Open Source on IBM i

Components of the iAMP stack. PHP is an easy-to-use open-source platform-independent scripting language designed primarily with application development in mind. PHP essentially is the data-manipulation language for Web-based applications. PHP facilitates imbedding business-logic inside of the HTML stream that comprises a Web page. It is estimated that there are approximately 2.5 million PHP developers with upwards of 22 million Internet domains leveraging PHP to some degree in their application portfolio.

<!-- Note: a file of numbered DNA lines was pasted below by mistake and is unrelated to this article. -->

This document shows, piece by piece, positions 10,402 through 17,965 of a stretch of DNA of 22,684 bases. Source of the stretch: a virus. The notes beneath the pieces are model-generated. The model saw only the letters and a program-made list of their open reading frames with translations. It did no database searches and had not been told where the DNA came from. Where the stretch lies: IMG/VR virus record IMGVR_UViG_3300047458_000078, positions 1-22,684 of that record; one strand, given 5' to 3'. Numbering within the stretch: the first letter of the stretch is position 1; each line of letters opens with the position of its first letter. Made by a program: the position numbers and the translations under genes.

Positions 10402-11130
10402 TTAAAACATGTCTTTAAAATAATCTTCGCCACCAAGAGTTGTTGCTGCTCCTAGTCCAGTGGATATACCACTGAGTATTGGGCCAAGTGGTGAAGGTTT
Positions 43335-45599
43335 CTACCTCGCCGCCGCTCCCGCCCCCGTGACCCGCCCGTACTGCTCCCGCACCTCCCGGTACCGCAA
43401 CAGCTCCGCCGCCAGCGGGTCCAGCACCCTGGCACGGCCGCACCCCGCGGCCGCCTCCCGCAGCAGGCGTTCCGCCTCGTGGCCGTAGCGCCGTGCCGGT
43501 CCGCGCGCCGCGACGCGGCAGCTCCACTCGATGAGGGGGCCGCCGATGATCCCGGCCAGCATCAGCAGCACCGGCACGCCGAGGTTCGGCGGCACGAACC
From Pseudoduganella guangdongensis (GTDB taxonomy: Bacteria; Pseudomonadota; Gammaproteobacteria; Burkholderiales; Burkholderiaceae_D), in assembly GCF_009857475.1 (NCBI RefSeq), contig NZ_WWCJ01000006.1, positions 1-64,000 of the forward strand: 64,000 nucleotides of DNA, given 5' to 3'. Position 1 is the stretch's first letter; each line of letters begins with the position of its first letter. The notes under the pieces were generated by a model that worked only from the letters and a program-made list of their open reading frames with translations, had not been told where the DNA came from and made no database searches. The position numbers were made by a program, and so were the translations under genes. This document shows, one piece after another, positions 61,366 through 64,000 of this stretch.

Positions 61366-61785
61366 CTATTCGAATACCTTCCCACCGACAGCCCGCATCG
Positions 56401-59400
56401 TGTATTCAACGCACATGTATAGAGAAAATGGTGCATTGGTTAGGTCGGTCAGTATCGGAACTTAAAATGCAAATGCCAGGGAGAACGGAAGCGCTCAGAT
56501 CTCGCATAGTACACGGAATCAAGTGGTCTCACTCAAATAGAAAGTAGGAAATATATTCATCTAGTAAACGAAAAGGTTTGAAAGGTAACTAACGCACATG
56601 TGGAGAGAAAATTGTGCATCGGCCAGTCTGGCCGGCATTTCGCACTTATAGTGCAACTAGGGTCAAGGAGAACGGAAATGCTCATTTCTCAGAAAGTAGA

MySQL is the leading open-source database in the industry with more than 11 million installations. Thousands of applications are written to the MySQL database engine, including PHP applications. The MySQL development environment consists of millions of developers around the world. MySQL on IBM i brings a wide range of additional applications to the IBM i community.

MySQL is an important and viable open-source component for IBM i customers interested in deploying open-source applications. The MySQL database engine continues to be available as an open-source solution and current versions of Zend Server are bundled with a Zend DB2i component, which is actually the source of MySQL compiled for IBM i.